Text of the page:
When Saudi Arabian dissident and journalist Jamal Khashoggi was murdered in the Saudi consulate in Istanbul in October 2018, Saudi Arabia’s crown prince, Mohammed bin Salman, had not expected the outcry that would follow. For perhaps the first time in recent history, Saudi critics and Saudi supporters were united in their condemnation of the extrajudicial killing.
The allegations – that Khashoggi, who had disappeared after entering the embassy on October 2, had been murdered and his body dismembered and disposed of by Saudi agents – sparked a diplomatic crisis in Istanbul, Riyadh and London, but not in Washington DC.
The then United States president, Donald Trump, continued to publicly support Saudi Arabia and Prince Mohammed, its de facto ruler. Two-and-a-half years later, the White House has a new occupant. With a Central Intelligence Agency investigation into Khashoggi’s murder now declassified, will US President Joe Biden shift the gear on US-Saudi relations?
What the headline of the CIA’s report into the murder of Jamal Khashoggi would be has been relatively clear all this time: Prince Mohammed approved an operation to “capture or kill” Khashoggi.
And yet Trump was not interested in justice for the murdered journalist. Trump’s focus on pursuing a transactional relationship with the Gulf state, quantifiable in billions made from weapons deals and arms exports, formed the baseline for the US relationship with Saudi Arabia during his presidency.
Biden, however, so far appears interested in restoring the importance placed on values in international relations and has been more reticent about engaging with Prince Mohammed directly during his first month in office. The White House has signalled that Biden is looking to rebalance the relationship with Saudi Arabia.
It is a challenge many US presidents have grappled with before. Biden will supposedly seek to carefully balance cooperation with a long-standing US ally, while taking more of a stand than his predecessor did against Saudi Arabia’s excesses, such as its waging of war in Yemen, which has sparked the largest humanitarian crisis in the world.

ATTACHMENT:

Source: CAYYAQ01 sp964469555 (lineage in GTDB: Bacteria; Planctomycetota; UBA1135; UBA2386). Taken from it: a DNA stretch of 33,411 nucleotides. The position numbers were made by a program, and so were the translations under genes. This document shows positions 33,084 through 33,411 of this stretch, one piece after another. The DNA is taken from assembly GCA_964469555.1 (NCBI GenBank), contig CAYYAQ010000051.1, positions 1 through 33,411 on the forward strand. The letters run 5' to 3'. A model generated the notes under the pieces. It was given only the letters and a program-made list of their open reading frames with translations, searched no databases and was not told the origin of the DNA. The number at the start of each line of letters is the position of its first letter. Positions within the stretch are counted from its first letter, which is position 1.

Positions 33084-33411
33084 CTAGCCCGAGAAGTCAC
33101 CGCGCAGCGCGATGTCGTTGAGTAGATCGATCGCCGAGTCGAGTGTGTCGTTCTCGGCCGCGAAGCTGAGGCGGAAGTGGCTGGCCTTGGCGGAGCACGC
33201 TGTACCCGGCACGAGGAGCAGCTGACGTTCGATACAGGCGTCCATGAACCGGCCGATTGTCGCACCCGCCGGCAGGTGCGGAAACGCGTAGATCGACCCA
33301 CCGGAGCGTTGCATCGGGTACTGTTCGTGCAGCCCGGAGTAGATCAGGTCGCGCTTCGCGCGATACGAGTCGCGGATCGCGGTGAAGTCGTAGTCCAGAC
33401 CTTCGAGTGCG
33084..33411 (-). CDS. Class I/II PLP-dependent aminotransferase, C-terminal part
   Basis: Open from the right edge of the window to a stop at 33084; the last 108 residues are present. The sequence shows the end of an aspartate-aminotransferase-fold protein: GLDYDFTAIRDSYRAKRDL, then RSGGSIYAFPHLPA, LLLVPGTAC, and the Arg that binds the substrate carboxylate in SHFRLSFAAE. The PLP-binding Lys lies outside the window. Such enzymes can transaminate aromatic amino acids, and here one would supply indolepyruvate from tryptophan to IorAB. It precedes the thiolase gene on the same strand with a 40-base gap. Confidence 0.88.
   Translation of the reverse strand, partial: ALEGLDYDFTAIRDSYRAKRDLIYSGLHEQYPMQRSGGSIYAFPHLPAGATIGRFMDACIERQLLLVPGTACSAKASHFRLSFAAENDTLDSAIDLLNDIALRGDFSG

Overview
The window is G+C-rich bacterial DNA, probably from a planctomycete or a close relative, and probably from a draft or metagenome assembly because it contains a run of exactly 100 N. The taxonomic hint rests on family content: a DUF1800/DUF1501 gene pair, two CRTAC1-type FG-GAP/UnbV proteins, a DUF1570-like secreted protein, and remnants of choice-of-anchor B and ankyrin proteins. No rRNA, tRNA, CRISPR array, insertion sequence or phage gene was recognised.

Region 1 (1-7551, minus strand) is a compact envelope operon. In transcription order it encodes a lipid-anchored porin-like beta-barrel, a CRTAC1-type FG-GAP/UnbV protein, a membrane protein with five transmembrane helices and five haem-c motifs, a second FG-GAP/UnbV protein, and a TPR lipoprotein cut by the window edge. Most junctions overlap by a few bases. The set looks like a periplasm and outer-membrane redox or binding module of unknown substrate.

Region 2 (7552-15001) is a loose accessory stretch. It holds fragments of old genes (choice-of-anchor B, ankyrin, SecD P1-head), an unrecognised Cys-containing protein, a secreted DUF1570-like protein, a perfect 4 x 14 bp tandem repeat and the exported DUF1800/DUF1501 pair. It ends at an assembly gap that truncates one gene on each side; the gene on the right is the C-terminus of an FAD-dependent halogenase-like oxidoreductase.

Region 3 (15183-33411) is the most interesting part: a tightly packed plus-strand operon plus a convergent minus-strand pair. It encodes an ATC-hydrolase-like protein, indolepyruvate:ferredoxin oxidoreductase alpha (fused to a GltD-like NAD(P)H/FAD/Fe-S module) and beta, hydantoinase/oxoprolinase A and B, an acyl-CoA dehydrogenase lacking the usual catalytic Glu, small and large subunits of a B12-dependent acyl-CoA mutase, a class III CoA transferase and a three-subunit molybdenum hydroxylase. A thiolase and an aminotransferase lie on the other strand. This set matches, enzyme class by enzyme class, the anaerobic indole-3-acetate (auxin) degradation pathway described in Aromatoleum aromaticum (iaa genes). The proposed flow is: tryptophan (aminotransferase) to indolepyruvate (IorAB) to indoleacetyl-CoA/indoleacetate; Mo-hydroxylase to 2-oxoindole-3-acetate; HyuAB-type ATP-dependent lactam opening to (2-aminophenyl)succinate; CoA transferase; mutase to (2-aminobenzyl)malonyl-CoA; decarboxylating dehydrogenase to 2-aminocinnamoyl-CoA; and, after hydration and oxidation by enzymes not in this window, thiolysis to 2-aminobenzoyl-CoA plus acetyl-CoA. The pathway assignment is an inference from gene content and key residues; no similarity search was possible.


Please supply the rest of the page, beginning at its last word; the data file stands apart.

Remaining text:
So far, Biden has ended US support for Saudi offensive operations in Yemen. He has also put a temporary stop to arms exports to Saudi Arabia and the United Arab Emirates, including precision-guided munitions, which have been used to target Yemeni civilians.
This is significant, given that in the period 2015 to 2019 just under 75% of Saudi arms imports came from the US. Alongside the publication of the CIA report, secretary of state Antony Blinken announced a “Khashoggi ban”, which imposes visa restrictions on any individuals who have threatened dissidents overseas on behalf of a foreign government. The US has immediately used the ban to impose visa restrictions on 76 Saudi nationals.
Ultimately though, none of these measures directly target or affect Prince Mohammed, who the CIA points to as the person who approved Khashoggi’s murder. While the White House has tried to send signals to Saudi Arabia and may not favour Prince Mohammed, it is likely he will take over the throne from his father and rule the kingdom for decades to come.
The Biden administration may dislike Prince Mohammed personally, but they will probably need to work with him if the US is to maintain a working relationship with Saudi Arabia.
The Biden administration is sending a strong signal that past erratic behaviour by the crown prince will no longer be tolerated. However, it is not clear what, exactly, any consequences in response to such behaviour would be and the extent to which Biden is willing to put the US-Saudi alliance on the line. It is also unclear whether the Biden administration will seek to target Prince Mohammed individually.
Saudi Arabia anticipated Biden’s position and has sought to sweeten the new administration by releasing Saudi women’s rights activist Loujain al-Hathloul from prison and restoring diplomatic relations with Qatar. Having heard the promises Biden made while on the campaign trail, during which he called Saudi Arabia a “pariah state”, the timing of these is no coincidence.
The extent to which the US-Saudi relationship will indeed cool remains to be seen. Saudi Arabia is still considered a key US ally to hedge against Iranian influence in West Asia. Iran has steadily increased its reach in the region through proxy organisations which operate in Lebanon, Syria, Iraq and Yemen. Equally, the US may simply believe that they cannot afford to lose Saudi Arabia as an ally in West Asia, particularly as the Gulf state is considered to be a key ally in counter-terrorism efforts.
So, while the Biden administration may seek to distance itself from the cosy relationship that Prince Mohammed enjoyed with the Trump family and reset the relationship in that regard, it is unlikely that it will cut all diplomatic and political ties with Saudi Arabia.
Where does this leave justice for Jamal Khashoggi? The CIA report does clarify where his body is. It is unlikely that Prince Mohammed will ever be tried by an independent judiciary for his role in the murder, or that he will be directly sanctioned by the US. Two-and-a-half years on, we are no closer to justice.
Armida LM van Rij is a Research Associate in Security and Defence Policy at the Policy Institute at King’s, King’s College London.
This article first appeared on The Conversation.
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